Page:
Undocumented immigrants do have financial privileges in the US and are able to create bank accounts, in contrast to popular belief and worries. Your immigration status should not be a topic of conversation with a bank.

To open an account, you must have a valid form of identification, such as a passport from another country or a MasterCard Consular card, as well as a Social Security number or an Individual Taxpayer Identification Number (ITIN). It might be challenging for undocumented immigrants to obtain a legitimate Social Security number, but applying for an ITIN is rather straightforward.

getting an ITIN

Individuals must complete the following and submit it to the Internal Revenue Service (IRS) in order to obtain an ITIN:

Complete Form W-7.

Provide a valid identity-verifying document that isn’t expired, like a passport from another country.

Provide proof of your affiliation with a foreign country, such as a passport, in the form of documents.

Finish filing your federal tax return.

Can illegal immigrants obtain credit cards?

Unauthorized immigrants can obtain credit cards, which will aid in their efforts to establish and build credit in the country. Yet, the Federal Trade Commission (FTC) asserts that creditors may approve or reject credit based on an applicant’s immigrant status.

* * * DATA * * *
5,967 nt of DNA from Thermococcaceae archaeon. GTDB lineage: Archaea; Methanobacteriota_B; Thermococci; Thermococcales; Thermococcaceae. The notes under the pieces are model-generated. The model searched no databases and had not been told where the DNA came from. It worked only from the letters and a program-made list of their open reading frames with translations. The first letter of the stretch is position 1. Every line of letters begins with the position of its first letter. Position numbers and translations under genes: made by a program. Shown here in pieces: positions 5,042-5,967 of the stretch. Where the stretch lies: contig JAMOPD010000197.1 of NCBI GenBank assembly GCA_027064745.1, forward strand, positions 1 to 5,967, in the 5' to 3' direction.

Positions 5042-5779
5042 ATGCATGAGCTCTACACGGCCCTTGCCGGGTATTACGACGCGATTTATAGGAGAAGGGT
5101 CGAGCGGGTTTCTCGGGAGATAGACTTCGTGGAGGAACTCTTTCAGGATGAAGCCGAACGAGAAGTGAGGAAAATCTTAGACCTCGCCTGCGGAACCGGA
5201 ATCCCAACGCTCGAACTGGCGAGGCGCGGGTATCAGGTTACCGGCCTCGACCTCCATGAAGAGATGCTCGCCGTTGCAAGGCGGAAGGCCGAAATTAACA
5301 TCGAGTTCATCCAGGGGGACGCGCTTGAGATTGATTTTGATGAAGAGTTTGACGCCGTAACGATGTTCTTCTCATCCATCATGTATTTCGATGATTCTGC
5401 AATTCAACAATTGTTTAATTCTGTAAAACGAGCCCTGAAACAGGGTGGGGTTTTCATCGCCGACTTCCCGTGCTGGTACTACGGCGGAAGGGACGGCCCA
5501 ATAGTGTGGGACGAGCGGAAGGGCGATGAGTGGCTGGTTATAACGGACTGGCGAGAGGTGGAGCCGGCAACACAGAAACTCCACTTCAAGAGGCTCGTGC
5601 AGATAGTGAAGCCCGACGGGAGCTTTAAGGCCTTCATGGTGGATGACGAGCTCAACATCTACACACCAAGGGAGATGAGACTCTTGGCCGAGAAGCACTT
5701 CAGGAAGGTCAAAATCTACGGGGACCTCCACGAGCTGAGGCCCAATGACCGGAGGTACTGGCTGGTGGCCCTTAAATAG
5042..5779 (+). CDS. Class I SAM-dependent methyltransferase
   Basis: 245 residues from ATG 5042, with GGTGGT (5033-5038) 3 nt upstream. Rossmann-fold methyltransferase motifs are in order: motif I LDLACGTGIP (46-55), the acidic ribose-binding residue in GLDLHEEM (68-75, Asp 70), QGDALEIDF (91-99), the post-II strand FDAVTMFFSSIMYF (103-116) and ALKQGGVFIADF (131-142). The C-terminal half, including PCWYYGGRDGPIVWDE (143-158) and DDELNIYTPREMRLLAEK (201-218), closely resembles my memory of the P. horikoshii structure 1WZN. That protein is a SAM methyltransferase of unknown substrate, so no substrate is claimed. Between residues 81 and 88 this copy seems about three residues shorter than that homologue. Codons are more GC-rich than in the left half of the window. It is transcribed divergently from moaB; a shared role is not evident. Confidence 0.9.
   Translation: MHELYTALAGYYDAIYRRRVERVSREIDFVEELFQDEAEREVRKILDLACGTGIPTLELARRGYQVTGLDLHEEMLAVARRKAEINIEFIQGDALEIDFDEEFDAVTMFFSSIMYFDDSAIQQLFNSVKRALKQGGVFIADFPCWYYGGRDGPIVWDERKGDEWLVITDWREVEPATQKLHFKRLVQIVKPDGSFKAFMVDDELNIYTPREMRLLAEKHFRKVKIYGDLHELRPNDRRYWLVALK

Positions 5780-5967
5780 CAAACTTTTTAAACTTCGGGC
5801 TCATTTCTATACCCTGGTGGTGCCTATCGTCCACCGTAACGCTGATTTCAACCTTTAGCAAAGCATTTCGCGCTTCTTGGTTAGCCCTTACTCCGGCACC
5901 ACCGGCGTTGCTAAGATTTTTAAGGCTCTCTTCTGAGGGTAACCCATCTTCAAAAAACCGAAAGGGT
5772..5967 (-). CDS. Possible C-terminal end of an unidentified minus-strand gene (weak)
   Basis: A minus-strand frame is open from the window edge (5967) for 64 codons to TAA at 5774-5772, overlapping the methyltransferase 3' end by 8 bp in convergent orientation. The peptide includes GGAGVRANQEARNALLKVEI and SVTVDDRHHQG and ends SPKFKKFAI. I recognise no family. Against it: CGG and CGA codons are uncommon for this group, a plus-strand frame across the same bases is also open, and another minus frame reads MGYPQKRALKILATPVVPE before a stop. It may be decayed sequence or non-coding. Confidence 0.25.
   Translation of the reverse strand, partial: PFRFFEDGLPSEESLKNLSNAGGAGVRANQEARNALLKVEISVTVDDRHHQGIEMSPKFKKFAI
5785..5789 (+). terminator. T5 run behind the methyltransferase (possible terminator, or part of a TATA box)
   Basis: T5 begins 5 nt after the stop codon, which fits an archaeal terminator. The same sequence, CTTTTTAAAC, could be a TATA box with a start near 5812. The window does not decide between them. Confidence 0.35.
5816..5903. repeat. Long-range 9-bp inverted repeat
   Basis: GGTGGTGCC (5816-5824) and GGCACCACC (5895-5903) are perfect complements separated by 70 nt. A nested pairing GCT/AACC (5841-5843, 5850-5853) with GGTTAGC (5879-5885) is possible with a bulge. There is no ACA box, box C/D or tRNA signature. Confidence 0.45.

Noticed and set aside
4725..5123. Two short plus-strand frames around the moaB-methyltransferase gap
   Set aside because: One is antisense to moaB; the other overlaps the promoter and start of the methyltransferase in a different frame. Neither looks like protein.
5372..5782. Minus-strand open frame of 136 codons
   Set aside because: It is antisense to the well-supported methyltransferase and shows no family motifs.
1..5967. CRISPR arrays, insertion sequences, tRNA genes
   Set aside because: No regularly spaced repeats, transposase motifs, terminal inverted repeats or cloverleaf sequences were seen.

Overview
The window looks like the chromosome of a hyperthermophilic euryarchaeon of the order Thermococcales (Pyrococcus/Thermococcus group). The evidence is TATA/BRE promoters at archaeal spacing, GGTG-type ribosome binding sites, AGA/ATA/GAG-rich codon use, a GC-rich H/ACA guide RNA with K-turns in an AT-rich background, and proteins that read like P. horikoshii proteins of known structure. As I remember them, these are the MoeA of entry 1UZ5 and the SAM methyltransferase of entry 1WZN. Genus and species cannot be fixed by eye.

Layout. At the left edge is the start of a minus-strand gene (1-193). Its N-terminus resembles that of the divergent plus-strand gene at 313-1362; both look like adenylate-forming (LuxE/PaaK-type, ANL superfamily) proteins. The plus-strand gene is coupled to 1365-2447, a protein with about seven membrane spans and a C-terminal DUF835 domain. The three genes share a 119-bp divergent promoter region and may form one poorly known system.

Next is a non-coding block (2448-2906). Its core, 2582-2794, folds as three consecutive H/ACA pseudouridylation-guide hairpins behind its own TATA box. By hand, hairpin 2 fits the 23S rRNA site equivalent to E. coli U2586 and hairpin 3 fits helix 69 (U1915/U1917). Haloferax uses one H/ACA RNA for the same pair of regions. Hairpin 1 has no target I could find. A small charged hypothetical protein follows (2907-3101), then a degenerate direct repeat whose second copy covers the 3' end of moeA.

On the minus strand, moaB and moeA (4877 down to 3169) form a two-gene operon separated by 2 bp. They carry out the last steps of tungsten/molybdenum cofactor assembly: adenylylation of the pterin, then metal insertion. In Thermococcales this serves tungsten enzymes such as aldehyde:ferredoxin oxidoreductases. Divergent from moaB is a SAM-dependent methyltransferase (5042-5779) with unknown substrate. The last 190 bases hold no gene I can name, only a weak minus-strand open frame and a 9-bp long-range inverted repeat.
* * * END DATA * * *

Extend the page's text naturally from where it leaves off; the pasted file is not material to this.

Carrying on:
Banks have the right to deny accounts to immigrants.

No, that is forbidden. Lenders are forbidden by federal law from treating borrowers differently based on their country of origin.

Read More: New Hyundai Creta Knight Edition priced at Rs 13.51L in India

Can banks impose additional fees on an immigrant’s account?

No, that is also prohibited. The age, marital status, country of origin, race, color, religion, sexual preference, or use of public assistance a person is not a factor in determining the fees or interest rates charged by a bank. Neither can the person’s sexual orientation or gender identity.

The Bottom Line

Banking increases prospects for the future while keeping the money more secure. Regardless of whether an immigrant has legal status, banks cannot reject their account applications or charge them more fees. Before approaching a lender, be aware of your rights, and if you believe they are being discriminatory, register a complaint.